During cold start, i.e. when the IC engine is started from ambient temperature there is a time period before the reactor will produce ammonia-containing gas product for use in the NOx reduction process resulting in a time lag before ammonia is available for use in the NOx reduction process. This time lag is the result of a combination of several factors including: the time taken for the exhaust gas to reach its normal operating temperature (compounded by the fact that IC engines are normally started under no load or very light load conditions therefore taking longer to reach normal operating temperatures), the coefficient of thermal transfer between the exhaust gas and the liquid reagent within the reactor and the ratio of volume of liquid within the reactor to head space above the liquid. The result is that meeting requirements of emission standards is difficult during initial start up. As emissions standards are becoming ever increasingly stringent, this period during which the NOx is untreated will become unacceptable.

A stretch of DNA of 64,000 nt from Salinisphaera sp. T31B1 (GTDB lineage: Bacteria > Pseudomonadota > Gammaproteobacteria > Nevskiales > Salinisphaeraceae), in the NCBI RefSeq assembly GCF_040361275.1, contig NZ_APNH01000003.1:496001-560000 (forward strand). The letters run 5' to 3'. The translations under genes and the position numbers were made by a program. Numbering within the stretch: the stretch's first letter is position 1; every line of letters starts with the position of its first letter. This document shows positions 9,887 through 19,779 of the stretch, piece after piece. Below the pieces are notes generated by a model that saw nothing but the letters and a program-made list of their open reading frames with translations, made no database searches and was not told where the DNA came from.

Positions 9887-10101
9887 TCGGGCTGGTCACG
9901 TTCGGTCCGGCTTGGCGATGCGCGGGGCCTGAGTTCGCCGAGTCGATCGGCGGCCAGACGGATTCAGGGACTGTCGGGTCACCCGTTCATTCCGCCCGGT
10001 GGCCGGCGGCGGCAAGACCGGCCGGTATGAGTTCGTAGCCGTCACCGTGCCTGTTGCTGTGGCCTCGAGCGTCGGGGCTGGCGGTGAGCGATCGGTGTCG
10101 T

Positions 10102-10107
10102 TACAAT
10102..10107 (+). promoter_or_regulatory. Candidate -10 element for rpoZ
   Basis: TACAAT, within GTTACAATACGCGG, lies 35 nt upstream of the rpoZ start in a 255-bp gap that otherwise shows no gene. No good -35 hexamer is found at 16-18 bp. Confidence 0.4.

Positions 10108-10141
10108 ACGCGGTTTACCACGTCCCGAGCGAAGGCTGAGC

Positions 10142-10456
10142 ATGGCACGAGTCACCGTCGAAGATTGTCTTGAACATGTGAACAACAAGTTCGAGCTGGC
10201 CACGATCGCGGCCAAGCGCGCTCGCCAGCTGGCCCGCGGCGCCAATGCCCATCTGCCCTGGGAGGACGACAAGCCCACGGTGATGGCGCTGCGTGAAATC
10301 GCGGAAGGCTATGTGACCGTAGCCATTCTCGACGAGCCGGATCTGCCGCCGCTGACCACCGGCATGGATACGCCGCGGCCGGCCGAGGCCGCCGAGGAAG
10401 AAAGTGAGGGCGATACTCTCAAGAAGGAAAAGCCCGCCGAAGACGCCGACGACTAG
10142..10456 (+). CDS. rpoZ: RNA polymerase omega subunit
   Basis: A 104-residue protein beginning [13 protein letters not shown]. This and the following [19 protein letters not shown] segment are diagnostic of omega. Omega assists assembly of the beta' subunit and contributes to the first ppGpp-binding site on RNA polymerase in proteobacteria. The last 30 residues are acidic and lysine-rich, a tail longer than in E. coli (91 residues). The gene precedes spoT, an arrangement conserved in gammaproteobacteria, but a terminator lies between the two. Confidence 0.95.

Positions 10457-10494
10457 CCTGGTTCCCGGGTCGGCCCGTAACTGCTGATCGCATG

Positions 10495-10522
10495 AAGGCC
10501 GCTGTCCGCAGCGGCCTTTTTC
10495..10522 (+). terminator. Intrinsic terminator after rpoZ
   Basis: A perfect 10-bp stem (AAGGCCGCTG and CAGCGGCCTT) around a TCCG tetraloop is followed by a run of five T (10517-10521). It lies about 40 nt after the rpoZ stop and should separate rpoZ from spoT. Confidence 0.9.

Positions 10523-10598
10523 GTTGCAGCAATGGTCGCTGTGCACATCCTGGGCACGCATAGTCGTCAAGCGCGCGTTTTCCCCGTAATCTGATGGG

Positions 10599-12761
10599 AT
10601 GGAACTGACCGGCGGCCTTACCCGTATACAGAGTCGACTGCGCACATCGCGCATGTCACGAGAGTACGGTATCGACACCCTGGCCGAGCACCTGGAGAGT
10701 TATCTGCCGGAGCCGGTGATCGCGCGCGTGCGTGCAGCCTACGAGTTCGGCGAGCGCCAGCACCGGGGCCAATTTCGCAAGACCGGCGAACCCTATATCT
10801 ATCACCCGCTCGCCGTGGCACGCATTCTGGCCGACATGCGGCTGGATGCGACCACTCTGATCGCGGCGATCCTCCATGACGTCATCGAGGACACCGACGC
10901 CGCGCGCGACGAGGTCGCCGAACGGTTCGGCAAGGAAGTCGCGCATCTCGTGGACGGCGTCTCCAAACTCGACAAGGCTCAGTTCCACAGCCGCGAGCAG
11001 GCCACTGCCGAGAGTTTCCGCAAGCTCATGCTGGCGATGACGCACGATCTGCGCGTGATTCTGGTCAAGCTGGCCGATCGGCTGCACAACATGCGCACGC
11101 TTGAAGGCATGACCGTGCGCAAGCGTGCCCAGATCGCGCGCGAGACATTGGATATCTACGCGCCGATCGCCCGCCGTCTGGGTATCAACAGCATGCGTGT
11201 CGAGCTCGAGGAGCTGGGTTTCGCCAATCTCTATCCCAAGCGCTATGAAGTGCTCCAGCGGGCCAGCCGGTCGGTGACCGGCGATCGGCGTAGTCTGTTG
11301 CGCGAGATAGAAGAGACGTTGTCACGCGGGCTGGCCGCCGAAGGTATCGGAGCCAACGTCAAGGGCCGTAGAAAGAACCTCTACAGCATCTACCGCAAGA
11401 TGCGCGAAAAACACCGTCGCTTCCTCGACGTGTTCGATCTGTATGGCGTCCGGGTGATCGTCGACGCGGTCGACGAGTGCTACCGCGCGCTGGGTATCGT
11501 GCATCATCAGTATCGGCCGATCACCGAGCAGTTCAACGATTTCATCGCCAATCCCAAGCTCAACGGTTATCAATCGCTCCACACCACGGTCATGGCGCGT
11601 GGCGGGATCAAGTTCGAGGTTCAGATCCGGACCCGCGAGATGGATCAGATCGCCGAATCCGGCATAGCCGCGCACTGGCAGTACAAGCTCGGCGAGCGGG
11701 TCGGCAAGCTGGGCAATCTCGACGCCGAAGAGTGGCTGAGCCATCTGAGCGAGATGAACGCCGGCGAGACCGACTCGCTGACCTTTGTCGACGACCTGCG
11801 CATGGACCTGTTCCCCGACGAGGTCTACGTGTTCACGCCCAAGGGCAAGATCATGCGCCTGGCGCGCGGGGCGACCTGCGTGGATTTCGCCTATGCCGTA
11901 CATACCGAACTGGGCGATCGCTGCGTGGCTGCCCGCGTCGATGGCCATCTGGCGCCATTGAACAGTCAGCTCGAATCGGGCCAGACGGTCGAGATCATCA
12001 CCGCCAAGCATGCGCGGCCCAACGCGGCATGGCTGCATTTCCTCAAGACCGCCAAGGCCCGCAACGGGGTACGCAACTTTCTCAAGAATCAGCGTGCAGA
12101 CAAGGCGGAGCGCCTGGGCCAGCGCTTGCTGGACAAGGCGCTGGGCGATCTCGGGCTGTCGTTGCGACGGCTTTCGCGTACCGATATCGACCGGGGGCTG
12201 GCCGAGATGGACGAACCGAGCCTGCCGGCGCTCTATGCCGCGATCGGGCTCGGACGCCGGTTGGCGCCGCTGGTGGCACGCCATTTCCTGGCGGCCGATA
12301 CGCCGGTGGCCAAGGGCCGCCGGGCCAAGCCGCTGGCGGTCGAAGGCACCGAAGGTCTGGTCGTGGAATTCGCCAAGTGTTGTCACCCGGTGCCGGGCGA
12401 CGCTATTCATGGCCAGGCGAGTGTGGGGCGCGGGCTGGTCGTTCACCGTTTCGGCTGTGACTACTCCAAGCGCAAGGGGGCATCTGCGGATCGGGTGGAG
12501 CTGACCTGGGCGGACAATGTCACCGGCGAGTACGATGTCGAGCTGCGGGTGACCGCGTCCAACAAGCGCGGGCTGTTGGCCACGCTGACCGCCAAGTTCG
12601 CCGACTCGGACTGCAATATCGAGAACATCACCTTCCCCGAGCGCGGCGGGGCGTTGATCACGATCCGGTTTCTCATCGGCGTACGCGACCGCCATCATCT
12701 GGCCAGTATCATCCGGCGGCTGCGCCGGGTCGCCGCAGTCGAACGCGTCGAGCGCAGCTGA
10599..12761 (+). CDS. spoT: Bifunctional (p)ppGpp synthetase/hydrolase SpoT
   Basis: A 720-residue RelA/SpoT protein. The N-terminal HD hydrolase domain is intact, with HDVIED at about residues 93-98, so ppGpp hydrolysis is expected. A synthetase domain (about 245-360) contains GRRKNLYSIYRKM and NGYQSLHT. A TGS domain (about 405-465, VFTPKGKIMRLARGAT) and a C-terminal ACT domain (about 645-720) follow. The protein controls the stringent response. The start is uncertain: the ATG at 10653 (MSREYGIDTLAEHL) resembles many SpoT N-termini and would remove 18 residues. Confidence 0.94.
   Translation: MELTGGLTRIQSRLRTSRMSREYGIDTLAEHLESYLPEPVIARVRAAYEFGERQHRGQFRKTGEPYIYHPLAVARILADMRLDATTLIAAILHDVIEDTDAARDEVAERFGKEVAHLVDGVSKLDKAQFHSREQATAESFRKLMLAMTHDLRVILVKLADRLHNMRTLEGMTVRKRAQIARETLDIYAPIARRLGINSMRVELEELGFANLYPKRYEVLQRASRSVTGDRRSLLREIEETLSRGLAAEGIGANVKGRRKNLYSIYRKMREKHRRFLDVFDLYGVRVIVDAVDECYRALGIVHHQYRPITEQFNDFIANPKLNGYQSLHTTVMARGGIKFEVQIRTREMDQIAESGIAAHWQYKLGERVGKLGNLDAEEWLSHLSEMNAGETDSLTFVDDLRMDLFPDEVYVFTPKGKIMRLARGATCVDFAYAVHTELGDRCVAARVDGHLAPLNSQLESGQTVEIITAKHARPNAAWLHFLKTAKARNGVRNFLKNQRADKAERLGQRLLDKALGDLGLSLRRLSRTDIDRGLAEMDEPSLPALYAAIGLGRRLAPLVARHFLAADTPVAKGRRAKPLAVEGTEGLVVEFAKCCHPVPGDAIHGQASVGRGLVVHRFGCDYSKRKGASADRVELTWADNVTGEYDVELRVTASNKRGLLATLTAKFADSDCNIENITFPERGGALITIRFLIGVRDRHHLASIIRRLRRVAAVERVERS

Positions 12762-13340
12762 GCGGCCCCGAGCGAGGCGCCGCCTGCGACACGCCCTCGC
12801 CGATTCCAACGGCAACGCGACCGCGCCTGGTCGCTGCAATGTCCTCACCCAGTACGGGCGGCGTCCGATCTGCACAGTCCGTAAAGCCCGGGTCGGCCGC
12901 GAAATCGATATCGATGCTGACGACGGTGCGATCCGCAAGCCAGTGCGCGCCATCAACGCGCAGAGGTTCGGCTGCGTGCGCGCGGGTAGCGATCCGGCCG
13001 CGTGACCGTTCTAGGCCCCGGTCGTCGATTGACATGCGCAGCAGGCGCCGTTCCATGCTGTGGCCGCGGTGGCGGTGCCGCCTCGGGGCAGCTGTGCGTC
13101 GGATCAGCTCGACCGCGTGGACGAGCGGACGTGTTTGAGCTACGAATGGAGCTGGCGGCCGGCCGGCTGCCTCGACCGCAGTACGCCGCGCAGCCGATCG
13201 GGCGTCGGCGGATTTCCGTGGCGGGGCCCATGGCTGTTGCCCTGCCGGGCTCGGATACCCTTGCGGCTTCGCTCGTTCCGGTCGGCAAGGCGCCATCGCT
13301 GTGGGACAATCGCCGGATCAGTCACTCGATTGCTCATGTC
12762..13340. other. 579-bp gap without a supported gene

On cold start, heat is applied to the reservoir which then acts as a secondary reactor, evaporating the condensed water and thermally decomposing the ammonium carbamate dissolved therein to create ammonia and carbon dioxide gas thus reverting the contents of the reservoir back to their original state prior to the IC engine being shut down. When operational the reservoir is maintained at an elevated temperature to prevent the gasses therein condensing. Preferably the reservoir is maintained at a substantially constant temperature.